Almost too late to walk in the woods, but I did,
anyway. And stepping aside for a moment
from the shadowy path to enter
darker shadow, a favorite circle of fir trees,
received a gift from the dusk:
a small owl, not affrighted, merely
to a branch a few feet
further from me, looked
full at me—a long regard,
steady, acknowledging, unbiased.
“Creature to Creature” by Denise Levertov from Sands of the Well. © New Directions, 1996. Reprinted with permission. (buy now)
On this day in 1989, the leader of the East German Communist party made a quiet announcement that the Berlin Wall would be opened for “private trips abroad.” Within days, millions of East Germans flooded into West Berlin, and citizens began to pull the wall to pieces. Fireworks went off, people from all over Europe jammed the checkpoints and drank champagne, and the East German police and the West German police traded caps.
Today is the birthday of the American astronomer Carl Sagan (books by this author), born in Brooklyn (1934). He wrote more than a dozen books, taught astronomy at Cornell, and consulted on several NASA projects.
He was one of the first “celebrity scientists,” a role that has since been filled by Neil deGrasse Tyson and Bill Nye, who was once Sagan’s pupil. Sagan served as a consultant on Stanley Kubrick’s film 2001: A Space Odyssey (1968). He was a frequent guest on The Tonight Show. He wrote a novel, Contact (1985), which was made into a film in 1997. And he created one of the most popular documentary series ever: Cosmos, a 13-part series for PBS. Sagan hosted the show and explained the most complicated of astronomical concepts so that laypeople could understand them. It was so popular that a porter at Union Station in Washington, D.C., refused Sagan’s tip, saying, “You gave me the universe.”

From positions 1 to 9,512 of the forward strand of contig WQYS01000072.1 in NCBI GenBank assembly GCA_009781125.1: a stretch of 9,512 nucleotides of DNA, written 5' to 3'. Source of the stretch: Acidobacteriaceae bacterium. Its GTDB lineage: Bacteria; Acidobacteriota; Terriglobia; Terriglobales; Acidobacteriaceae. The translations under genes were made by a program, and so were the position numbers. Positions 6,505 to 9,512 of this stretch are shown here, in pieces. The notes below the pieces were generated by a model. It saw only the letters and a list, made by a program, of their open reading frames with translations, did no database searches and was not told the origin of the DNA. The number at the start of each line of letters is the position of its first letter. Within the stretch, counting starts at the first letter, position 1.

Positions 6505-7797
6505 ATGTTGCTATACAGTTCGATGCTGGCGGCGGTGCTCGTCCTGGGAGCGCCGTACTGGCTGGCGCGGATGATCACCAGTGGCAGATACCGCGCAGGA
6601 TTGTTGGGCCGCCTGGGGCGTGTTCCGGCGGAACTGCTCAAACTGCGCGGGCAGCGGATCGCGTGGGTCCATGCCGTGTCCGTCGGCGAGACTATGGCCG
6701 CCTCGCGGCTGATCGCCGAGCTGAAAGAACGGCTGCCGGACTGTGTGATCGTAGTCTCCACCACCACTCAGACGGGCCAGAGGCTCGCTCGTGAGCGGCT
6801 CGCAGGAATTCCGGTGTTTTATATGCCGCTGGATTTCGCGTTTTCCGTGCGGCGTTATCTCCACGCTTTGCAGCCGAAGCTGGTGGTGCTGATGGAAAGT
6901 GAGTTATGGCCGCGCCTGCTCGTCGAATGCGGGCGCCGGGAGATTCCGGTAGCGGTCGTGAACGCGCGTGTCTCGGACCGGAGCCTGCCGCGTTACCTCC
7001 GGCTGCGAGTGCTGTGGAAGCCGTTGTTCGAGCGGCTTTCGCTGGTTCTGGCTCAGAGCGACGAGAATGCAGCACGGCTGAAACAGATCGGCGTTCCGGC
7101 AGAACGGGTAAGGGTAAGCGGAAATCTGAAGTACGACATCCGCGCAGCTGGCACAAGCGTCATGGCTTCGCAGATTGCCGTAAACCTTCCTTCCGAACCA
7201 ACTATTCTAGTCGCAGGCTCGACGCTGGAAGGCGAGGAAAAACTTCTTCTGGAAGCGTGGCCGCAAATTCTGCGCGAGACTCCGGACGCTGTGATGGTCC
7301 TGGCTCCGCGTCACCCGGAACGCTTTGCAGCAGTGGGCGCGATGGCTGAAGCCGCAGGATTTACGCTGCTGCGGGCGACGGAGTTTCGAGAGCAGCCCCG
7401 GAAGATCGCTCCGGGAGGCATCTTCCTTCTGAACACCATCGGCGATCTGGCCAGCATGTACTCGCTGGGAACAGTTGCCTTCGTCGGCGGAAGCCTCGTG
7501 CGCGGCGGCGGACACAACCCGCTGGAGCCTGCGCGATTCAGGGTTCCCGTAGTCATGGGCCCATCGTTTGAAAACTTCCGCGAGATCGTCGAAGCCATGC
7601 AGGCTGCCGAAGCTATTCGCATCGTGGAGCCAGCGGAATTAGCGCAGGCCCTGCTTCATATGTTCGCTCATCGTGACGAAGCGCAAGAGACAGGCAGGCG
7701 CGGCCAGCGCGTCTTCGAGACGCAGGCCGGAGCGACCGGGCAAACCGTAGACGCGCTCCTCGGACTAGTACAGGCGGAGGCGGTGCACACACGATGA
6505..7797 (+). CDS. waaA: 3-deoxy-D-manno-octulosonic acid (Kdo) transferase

Today is the anniversary of Kristallnacht, the Night of Broken Glass (1938). Hitler and Joseph Goebbels used the assassination of a German diplomat by a Polish Jew as an excuse to organize a “spontaneous” riot. Goebbels told an assembly of National Socialists that “the Führer has decided that [...] demonstrations should not be prepared or organized by the Party, but insofar as they erupt spontaneously, they are not to be hampered.” Throughout Germany and parts of Austria and Czechoslovakia, Nazi Stormtroopers and Hitler Youth put thousands of synagogues, homes, businesses, and schools to the torch — and blamed the Jews for the damage they caused. They smashed windows, looted shops, dragged Jews from their homes, and desecrated graves. The government gave instructions to firefighters not to intervene, and told local police to round up as many young Jewish men as their jails could hold. It was the first mass incarceration of Jews by the Nazi government, and so many people consider Kristallnacht to be the beginning of the Holocaust.
It’s the birthday of American poet Anne Sexton (books by this author), born in Newton, Massachusetts (1928), and best known for her raw, deeply personal poems that examined sexuality, addiction, and mental illness. She won the Pulitzer Prize for poetry in 1967 for her book Live or Die.